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Research Article  |   November 1997
Forced Use of the Upper Extremity in Cerebral Palsy: A Single-Case Design
Author Affiliations
  • Michelle D. Crocker, BSc(OT), is Occupational Therapist, Rehabworks, Gainesville, Florida. At the time of the study, she was Student, School of Occupational Therapy, Dalhousie University, Halifax, Nova Scoria, Canada
  • Marilyn MacKay-Lyons, MSc(PT), is Clinical Research Physiotherapist, Queen Elizabeth II Health Sciences Centre, Halifax, Nova Scotia, and Assistant Professor, School of Physiotherapy, Dalhousie University, 5869 University Avenue, Halifax, Nova Scotia B3H 3J5, Canada
  • Elizabeth McDonnell, BSc(OT), is Occupational Therapist, Stan Cassidy Centre for Rehabilitation, Fredericton, New Brunswick, Canada
Article Information
Neurologic Conditions / Pediatric Evaluation and Intervention / Splinting / Research
Research Article   |   November 1997
Forced Use of the Upper Extremity in Cerebral Palsy: A Single-Case Design
American Journal of Occupational Therapy, November/December 1997, Vol. 51, 824-833. doi:10.5014/ajot.51.10.824
American Journal of Occupational Therapy, November/December 1997, Vol. 51, 824-833. doi:10.5014/ajot.51.10.824
Abstract

Objective. Muscle imbalance and poor control of movement can have an impact on the daily occupational functioning of children with cerebral palsy. When one side of the body functions better than the other children will often prefer to use the less-involved upper extremity for completion of play and self-care activities because they have learned that the other hand does not function as effectively. This study examined a method purported to overcome this learned nonuse other affected upper extremity by directing the child’s attention to this extremity and increasing his or her motivation to use it. The research hypothesis was that restriction other less-involved hand with a resting splint would result in increased use of the more-involved hand in a child with spastic cerebral palsy.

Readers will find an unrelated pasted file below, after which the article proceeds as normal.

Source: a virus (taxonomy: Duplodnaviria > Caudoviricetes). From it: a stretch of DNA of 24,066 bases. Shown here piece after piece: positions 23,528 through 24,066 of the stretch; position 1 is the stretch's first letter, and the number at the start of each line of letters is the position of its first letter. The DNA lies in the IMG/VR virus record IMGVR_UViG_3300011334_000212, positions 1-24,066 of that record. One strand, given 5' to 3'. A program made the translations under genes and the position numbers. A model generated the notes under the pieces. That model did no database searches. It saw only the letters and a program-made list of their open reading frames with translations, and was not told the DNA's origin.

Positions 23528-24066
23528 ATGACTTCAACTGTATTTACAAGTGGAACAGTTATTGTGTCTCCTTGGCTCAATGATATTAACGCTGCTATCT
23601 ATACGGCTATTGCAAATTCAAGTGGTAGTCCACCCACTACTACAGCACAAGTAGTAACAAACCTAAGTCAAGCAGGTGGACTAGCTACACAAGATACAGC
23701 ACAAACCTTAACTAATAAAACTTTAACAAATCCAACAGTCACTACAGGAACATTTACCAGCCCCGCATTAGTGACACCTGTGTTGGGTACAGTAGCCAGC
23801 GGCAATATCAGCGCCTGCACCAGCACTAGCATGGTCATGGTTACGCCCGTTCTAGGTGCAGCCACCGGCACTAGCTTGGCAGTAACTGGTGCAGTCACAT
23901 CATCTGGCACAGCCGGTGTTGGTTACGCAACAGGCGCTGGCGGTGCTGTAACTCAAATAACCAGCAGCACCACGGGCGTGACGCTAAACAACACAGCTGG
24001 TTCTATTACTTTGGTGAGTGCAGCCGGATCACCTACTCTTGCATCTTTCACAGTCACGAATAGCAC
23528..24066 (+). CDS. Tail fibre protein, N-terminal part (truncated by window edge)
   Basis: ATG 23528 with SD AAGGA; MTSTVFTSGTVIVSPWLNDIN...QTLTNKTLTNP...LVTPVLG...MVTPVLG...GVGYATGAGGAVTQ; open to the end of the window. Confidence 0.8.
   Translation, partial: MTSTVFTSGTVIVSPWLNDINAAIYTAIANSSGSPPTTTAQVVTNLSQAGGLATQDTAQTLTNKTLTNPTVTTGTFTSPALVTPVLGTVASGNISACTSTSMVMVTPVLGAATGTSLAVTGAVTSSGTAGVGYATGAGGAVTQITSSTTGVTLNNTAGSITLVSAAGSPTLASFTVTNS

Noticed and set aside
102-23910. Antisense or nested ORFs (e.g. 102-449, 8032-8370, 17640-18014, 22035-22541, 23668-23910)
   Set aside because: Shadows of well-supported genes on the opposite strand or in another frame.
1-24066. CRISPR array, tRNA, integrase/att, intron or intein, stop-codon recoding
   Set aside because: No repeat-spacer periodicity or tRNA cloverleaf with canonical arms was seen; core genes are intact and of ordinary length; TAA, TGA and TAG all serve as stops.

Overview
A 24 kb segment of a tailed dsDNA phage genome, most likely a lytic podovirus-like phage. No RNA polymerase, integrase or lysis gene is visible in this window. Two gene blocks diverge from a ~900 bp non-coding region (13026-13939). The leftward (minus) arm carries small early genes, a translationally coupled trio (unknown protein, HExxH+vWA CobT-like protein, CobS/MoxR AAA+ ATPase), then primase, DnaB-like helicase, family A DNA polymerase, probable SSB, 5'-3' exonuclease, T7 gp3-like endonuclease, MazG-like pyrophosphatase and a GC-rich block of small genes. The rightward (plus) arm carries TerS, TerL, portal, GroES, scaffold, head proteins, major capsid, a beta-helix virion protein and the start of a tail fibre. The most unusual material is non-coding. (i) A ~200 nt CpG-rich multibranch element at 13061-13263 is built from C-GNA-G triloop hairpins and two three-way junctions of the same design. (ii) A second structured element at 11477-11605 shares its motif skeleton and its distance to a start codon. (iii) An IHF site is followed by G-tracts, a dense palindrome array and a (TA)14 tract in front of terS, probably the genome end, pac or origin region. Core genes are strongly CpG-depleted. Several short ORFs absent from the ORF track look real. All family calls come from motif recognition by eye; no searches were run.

Method. Initially, two children with cerebral palsy participated in this single-subject, ABA design study, but only one subject complied with the splint-wearing schedule and completed the study. This subject was a 2-year-old girl with greater involvement of the right side than the left. During the experimental phase, she wore a resting splint on her less-involved hand for most of the waking hours of the day to restrict its use. Data were collected over a 7week period (2 weeks presplinting, 3 weeks splinting, 2 weeks postsplinting) and at a 6-month follow-up. Use of the more-involved extremity was measured through analysis of her performance during 15-min Videotaped sessions of free play, administration of items from the Peabody Developmental Fine Motor Scales, and completion of a daily finger-feeding task.

Results. An improvement in quality, quantity, and variety of use of the more-involved extremity after splinting, with some continuing improvement evident at follow up, was found. The subject had increased voluntary control other more-involved arm and hand and used them more spontaneously for completion of daily occupations.

Conclusions. Although the results of this single-case design are encouraging, further research with a randomized, controlled design is necessary to determine the effectiveness of the forced-use technique with a larger population.